Sunday, October 31, 2010

Happy Halloween!

A little black acrylic yarn and you've got yourself a decorated house/giant cat toy.

Thursday, October 28, 2010

Found Wool!

A large plastic garbage bag full of wool!

In my basement!

Under my parents' old formica-topped dining room table! Next to a shoebox full of fieldwork notes!

Serendipitous stash enhancement!

That yarn has been there, oh, six years.  I know exactly when I bought it and for what, which happens to be a chullo hat for a baby.

There are over ten colors, yay!
And the yarn is mostly nice wool like Dalegarn Falk (sport weight, 100% wool, machine washable), perfect for stranded colorwork!  Yes, I did end up making that chullo and even in time to give it to the baby I intended it for.  At the time, it took me probably three weeks of concentrated effort.


But that was then and this is now.  There's a lot of knitting between the two.  I am happy to report that, although I found the garbage bag of yarn only three days ago, I have a Finished Object.
Soaking for blocking this morning

The pattern is Annemor #2 from Selbuvotter: Biography of a Knitting Tradition by Terri Shea. If you don't already own this book and you love Scandinavian knitting, consider adding this book to your collection. There are 30 patterns, all taken from antique mittens and interesting background info, too.

The Scandinavian mitten connoisseurs will notice immediately that the yarn is worsted-weight instead of the traditional fingering. I took a pattern for a child's mitten and sized it for an adult woman's medium-sized hand simply by using the heavier wool and larger needles (#3 dpns).

Friday, October 15, 2010

One - No, Two - Quick Knits

You have seen 60 Quick Knits?  It's got patterns of varying difficulty for 20 hats, 20 scarves, and 20 mittens, all for worsted-weight yarn.  A book like this can come in handy at this time of the year *cough* holidayknitting *cough*




Sixty patterns this book may have but I bought the book for only one.  The Birdcage Mittens by Elli Stubenrauch called to me.





  










My version is made from Peaceable Acres worsted and Aussi Yarn, both from the stash.  I have a hate-hate relationship with that Aussi Yarn. That Aussi stuff  is splitty and it's knotted to make the yardage and it's a little rough.   If someone offered me my weight in Aussi Yarn, I'd turn them down.

Okay, first I'd try bargaining before I turned down the gift.  I'd try for half my weight in Noro Kureyon.  One-quarter in Koigu KPPM?

So, mittens made, I had just the person to give them to.  My younger daughter is making a flying visit home from college for Fall break.  And so I thumbed through the 60 Quick Knits and I made her a hat.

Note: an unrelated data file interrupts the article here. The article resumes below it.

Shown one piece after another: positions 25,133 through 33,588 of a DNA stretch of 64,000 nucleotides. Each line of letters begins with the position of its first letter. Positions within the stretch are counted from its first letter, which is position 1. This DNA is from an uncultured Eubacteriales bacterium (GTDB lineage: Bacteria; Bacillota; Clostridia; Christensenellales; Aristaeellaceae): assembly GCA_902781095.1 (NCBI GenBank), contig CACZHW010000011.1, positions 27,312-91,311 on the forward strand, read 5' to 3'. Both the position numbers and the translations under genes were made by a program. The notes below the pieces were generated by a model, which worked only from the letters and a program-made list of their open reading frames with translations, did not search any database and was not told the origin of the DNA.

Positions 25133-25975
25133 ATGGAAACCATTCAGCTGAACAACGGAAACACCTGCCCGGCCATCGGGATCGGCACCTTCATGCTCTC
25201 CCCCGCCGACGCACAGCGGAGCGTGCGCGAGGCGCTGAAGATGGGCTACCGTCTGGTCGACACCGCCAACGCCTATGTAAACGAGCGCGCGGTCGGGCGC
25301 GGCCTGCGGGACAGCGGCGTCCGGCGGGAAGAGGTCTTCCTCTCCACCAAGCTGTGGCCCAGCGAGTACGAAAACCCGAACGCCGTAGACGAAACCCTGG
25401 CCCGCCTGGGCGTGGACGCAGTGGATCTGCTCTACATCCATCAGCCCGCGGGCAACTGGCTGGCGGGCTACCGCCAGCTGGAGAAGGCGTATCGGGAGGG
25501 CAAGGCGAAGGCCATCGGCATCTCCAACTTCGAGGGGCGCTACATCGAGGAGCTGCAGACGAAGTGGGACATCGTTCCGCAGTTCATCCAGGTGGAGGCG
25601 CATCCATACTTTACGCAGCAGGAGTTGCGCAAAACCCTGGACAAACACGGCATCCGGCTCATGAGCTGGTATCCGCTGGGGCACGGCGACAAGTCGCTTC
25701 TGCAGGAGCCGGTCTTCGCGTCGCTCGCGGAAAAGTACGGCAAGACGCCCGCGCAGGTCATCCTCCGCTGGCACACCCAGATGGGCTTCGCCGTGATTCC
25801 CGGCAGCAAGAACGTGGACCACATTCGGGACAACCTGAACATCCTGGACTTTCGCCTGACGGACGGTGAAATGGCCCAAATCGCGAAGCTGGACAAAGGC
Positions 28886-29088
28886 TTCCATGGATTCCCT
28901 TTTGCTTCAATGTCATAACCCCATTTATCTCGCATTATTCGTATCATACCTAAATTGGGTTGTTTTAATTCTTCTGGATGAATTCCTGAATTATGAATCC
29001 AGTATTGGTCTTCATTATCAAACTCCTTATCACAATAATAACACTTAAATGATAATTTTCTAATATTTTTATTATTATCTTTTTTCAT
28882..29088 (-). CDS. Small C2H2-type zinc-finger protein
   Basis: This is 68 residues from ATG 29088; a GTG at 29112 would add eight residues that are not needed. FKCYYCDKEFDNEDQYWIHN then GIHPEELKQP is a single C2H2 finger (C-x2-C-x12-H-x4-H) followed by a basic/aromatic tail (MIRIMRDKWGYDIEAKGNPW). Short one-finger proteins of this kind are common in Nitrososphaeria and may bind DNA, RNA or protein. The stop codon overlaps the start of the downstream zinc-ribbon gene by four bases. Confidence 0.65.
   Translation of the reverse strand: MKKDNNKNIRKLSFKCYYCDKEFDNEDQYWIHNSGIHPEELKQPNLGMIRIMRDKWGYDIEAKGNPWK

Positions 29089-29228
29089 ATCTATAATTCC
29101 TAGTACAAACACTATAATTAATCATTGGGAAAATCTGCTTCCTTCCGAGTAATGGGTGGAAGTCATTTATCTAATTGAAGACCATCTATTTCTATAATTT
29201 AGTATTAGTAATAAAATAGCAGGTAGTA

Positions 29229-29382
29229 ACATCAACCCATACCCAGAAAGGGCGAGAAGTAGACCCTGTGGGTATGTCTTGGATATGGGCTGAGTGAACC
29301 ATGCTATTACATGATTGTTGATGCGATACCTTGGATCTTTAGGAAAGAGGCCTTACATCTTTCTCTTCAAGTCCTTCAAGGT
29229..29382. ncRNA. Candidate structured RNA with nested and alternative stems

Garter-Ridged Hat and Birdcage Mittens





Tuesday, October 12, 2010

Why Knit Socks?

Trail Mix Socks in Panda Cotton Solid (59% bamboo, 25% cotton, 16% nylon)

When I started this blog, I was a confirmed non-sock knitter. What a lot of work for something no one ever looks at because who looks at socks, I figured. What a waste of money.

A little time went by. I got better at knitting. I began to wonder why all the fuss about sock knitting. What the hey, I knit a pair. Then another. It was fun. Socks are a small, portable project, as mindless or mindful as you want them to be and quick to finish.

Much more importantly, Tom was diagnosed with diabetes. It had become essential he have socks that would not bind. In other words, Tom needs socks that fit him perfectly.  Handknit socks fit.  Until you've tried a pair, you think machine-knit socks are fine.



Project portability and custom fit are two great reasons to knit socks. There's a third: sock yarn.  Sock yarn can be really gorgeous. You don’t need a lot of it/a big investment to have enough for a pair of socks.  For around $20, you can make a really special pair of socks but you don't have to spend that much.  The socks in the photo above cost $12 to make.

My favorite sock yarn?   It's Boo Fly Sock a mix of superwash merino and bamboo.  The colors are gorgeous and the yarn wears like iron. You can throw them in the washing machine. The merino makes it warm enough for when the snow falls, which can be October - April here.  The bamboo makes it comfortably warm, not sweaty. Bamboo socks tend not to smell as the fiber contains an antibacterial and bacteriostasis bioagent.

 Happy Socktober, all!

Sunday, October 03, 2010

A Stork's Nest Scarf

I picked up a skein of llama yarn at a harvest festival the other week. The yarn is spun from the fur of a llama named Ghost Dancer.  As you would expect from a name like Ghost Dancer, the color is a pale, ethereal gray.  The wool is as soft to the touch as angora.

It knit up quickly into an Estonian lace scarf in the Stork's Nest pattern written up by Nancy Bush in Knitting Traditions magzine (Winter 2010).  Click on  the photo and suddenly the little stork nests will appear.